In addition, livestock produce greenhouse gases. The IPCC has estimated that agriculture (including not only livestock, but also food crop, biofuel and other production) accounted for about 10 to 12 percent of global anthropogenic greenhouse gas emissions (expressed as 100-year carbon dioxide equivalents) in 2005 [66] and in 2010. [67] Cattle produce some 79 million tons of methane per day. [68] [69] [70] Livestock enteric methane account 30% of the overall methane emissions of the planet. [68] [69] [70] Livestock are responsible for 34% of all human-related emissions of nitrous oxide, through feed production and manure. [68] [69] [70] Livestock offer significant potential for reducing GHG emissions. [68] [69] [70] Best production practices are estimated to be able to reduce livestock emissions by 30%. [68] [69] [70]

Impacts of climate change

Map of countries considered most and least vulnerable to adverse impacts of climate change on their grazing livestock. Godber 2014 livestock impacts map.jpg
Map of countries considered most and least vulnerable to adverse impacts of climate change on their grazing livestock.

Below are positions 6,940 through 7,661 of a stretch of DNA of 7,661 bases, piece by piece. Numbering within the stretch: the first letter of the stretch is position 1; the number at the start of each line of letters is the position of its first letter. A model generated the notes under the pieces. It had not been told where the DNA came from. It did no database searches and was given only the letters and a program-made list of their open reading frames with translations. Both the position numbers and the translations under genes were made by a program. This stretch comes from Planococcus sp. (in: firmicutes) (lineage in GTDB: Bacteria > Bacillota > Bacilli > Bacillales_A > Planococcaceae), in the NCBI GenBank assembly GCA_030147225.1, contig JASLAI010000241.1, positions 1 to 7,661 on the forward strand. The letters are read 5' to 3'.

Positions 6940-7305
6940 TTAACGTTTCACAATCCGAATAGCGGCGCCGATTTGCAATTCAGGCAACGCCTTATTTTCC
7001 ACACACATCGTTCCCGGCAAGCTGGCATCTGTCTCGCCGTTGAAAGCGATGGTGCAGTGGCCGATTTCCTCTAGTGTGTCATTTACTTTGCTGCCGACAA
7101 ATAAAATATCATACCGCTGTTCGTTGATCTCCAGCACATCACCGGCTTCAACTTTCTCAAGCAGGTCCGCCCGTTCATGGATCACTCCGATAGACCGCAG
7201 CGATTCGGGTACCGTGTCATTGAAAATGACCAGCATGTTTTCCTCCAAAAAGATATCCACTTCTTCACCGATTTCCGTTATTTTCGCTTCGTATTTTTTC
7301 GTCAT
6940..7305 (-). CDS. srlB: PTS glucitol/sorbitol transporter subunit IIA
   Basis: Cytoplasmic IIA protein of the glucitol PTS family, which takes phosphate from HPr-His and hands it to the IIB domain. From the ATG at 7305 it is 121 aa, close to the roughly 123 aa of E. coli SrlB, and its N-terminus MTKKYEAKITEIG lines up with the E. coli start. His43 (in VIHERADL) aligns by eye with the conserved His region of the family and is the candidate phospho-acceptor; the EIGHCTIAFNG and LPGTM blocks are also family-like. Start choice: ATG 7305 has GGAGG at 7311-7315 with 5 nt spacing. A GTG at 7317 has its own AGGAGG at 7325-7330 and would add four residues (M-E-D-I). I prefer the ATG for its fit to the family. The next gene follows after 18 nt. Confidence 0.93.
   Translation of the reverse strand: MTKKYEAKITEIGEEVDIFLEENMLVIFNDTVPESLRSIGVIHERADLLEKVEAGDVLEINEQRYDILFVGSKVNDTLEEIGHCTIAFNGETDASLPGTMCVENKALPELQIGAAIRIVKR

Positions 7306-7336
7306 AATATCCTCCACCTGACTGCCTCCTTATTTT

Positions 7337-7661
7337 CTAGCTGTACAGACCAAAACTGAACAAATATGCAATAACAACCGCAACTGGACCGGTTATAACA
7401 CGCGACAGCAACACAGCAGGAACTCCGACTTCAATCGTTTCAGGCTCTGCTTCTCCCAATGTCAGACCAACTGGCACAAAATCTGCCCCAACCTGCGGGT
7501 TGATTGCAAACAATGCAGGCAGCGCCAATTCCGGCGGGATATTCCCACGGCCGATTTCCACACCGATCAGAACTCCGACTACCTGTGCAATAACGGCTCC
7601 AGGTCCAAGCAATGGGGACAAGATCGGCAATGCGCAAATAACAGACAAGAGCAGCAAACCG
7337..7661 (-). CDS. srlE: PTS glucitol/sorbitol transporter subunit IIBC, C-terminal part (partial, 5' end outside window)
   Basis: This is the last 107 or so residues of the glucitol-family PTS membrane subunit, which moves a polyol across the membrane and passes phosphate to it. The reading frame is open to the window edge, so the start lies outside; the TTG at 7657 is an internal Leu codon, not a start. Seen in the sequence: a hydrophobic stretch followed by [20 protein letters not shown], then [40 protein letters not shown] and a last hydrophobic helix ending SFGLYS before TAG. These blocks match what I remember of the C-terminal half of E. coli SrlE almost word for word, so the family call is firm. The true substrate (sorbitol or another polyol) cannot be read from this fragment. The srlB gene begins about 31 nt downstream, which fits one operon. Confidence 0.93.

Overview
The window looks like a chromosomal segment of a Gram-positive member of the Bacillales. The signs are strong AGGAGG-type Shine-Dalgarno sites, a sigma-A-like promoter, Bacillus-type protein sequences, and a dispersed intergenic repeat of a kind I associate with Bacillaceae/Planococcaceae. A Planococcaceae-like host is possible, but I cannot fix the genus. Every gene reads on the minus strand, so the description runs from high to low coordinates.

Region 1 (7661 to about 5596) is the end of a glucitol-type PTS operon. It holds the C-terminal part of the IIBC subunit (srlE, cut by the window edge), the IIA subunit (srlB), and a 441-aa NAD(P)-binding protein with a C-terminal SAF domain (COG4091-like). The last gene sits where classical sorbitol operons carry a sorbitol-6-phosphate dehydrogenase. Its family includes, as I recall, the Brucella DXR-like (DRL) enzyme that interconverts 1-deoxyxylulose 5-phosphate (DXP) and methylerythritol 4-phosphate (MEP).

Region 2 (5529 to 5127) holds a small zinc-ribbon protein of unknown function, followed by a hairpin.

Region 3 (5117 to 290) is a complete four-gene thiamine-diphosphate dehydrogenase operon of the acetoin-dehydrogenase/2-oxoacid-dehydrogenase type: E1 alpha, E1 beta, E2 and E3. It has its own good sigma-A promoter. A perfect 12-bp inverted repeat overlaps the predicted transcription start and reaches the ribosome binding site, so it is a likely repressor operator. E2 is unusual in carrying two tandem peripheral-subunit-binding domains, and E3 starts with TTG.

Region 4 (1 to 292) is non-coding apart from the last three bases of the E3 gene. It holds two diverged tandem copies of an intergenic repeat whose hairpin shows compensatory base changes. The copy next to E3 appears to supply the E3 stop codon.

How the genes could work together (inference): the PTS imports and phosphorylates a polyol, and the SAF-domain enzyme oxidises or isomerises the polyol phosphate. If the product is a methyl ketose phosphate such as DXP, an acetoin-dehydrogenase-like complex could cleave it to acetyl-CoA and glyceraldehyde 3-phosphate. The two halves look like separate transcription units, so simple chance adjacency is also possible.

Multi-faceted impacts of climate change on livestock. Lacetera 2018 climate livestock diagram.jpeg
Multi-faceted impacts of climate change on livestock.

There are numerous interlinked effects of climate change on livestock rearing. This activity is both heavily affected by and a substantial driver of anthropogenic climate change due to its greenhouse gas emissions. As of 2011, some 400 million people relied on livestock in some way to secure their livelihood. [73] :746 The commercial value of this sector is estimated as close to $1 trillion. [74] Climate change is already now (as of 2023) resulting in a range of adverse impacts on livestock production. These include reduced quantity or quality of animal feed, whether due to drought or as a secondary impact of CO2 fertilization effect. Animal parasites and vector-borne diseases are also spreading further than they had before, and the data indicating this is frequently of superior quality to one used to estimate impacts on the spread of human pathogens. [73]

As the global surface temperatures rise, there is a corresponding increase in overall heat stress in all but the coldest nations. This heat stress can be outright lethal at worst, with mass livestock mortality already observed during heatwaves, yet it also has a range of sublethal impacts – from lower quantity of quality of products like milk, to greater vulnerability to lameness or even impaired reproduction. With global warming continuing, difficulties with growing feed could reduce worldwide livestock headcounts by 7–10% by midcentury. [73] :748 While some areas which currently support livestock animals are expected to avoid "extreme heat stress" even with high warming at the end of the century, others may stop being suitable as early as midcentury. [73] :750